“Women and young people are essential to any development policy”
Agathe Telou is the Gender Advisor at UNOWAS. She talks about her role and also about her perspectives as a woman and a mother to advance the participation of women and youth in decision-making processes in West Africa and the Sahel. Interview
You are the gender advisor at UNOWAS since 2012. what does your day-to-day work consist of?
As Gender Adviser, my role is to ensure the institutionalization of gender within the United Nations Office for West Africa and the Sahel (UNOWAS) while supporting its leadership in its decisions and actions related to the implementation of the office’s mandate.
Concretely, my work covered four components: First, advising the Head of mission, the management and heads of sections on ways and means of integrating gender in the conduct of their activities, and guiding them in the implementation of the United Nations Security Council Resolutions 1325 (2000) and subsequent Resolutions on women, peace and security.
I ensure the capacity building of colleagues on gender issues and support all sections to ensure the integration of a gender perspective in the implementation of their activities
However, given the cross-cutting nature of gender, I develop tools and guidelines for the entire mission: I ensure the capacity building of colleagues on gender issues and support all sections to ensure the integration of a gender perspective in the implementation of their activities. This ranges from the good offices missions of the Special Representative to those of the entire mission in the area of preventive diplomacy, as well as accompanying countries in the context of elections, mediation, the prevention of violent extremism and the management of various conflicts.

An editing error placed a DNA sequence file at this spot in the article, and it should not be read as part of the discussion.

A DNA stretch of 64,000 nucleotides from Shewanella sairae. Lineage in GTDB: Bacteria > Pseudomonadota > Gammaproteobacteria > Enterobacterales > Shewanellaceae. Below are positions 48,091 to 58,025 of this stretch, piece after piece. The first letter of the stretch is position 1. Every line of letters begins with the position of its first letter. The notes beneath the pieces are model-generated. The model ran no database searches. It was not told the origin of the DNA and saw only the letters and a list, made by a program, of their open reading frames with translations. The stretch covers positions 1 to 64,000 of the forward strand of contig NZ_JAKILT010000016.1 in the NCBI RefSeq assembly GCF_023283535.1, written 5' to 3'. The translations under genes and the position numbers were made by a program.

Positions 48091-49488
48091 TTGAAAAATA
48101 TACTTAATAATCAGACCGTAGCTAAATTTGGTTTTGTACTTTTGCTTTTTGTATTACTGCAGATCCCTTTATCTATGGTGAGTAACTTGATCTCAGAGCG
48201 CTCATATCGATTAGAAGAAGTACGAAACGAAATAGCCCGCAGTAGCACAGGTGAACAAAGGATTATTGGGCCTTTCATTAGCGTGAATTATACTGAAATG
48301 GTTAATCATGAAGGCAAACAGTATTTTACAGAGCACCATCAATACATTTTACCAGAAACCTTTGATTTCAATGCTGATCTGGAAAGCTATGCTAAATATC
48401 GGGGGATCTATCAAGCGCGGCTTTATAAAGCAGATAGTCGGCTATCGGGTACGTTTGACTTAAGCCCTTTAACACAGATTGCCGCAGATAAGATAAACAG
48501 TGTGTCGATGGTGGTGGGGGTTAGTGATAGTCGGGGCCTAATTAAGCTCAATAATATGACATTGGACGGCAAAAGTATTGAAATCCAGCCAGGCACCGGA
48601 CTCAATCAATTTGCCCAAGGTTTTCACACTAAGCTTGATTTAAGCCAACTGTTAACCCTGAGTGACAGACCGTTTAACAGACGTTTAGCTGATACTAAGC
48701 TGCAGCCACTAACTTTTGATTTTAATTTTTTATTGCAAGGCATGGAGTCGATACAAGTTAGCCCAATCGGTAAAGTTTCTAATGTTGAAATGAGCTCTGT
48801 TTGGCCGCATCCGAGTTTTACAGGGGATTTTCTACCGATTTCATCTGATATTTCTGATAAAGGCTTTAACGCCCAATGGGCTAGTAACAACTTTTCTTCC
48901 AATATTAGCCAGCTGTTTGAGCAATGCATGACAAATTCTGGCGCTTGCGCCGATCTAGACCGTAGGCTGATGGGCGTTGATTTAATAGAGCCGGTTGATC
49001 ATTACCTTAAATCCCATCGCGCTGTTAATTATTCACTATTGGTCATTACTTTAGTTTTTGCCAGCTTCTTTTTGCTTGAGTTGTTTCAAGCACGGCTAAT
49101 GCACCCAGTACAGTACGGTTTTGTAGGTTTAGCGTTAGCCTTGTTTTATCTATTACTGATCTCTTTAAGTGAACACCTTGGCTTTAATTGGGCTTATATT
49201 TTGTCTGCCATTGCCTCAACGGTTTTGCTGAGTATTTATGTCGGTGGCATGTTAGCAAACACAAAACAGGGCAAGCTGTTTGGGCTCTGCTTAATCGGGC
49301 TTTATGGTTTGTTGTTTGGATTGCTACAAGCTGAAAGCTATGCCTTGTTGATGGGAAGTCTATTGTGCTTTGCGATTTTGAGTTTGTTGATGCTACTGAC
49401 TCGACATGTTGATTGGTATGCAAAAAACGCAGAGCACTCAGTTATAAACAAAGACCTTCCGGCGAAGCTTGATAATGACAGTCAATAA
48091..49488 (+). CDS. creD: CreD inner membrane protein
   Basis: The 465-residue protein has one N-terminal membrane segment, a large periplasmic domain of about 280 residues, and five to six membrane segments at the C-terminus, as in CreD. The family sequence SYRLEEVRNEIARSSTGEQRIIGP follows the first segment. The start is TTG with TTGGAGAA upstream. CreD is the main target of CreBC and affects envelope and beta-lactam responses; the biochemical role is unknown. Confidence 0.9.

Secondly, my role is also to promote and facilitate the implementation, by States and Governments, of the United Nations Security Council Resolutions relating to women, peace and security. At this level, we have developed close collaboration and partnership with regional organizations, particularly ECOWAS, the Mano River Union and the G5 Sahel, as well as with United Nations entities and other stakeholders, to pool resources for better coordination of actions aimed at avoiding the dispersion of our energies and the duplication of our interventions. In the same vein, in April 2009, we jointly set up a multi-stakeholder working group represented in 17 countries, which we are co-coordinating with UN Women.
Thirdly, I collect and assess data and information on the implementation of the Resolutions in the region with a view to contributing to the UN Secretary-General’s report on the implementation of the Security Council Resolutions 1325 (2000) and subsequent.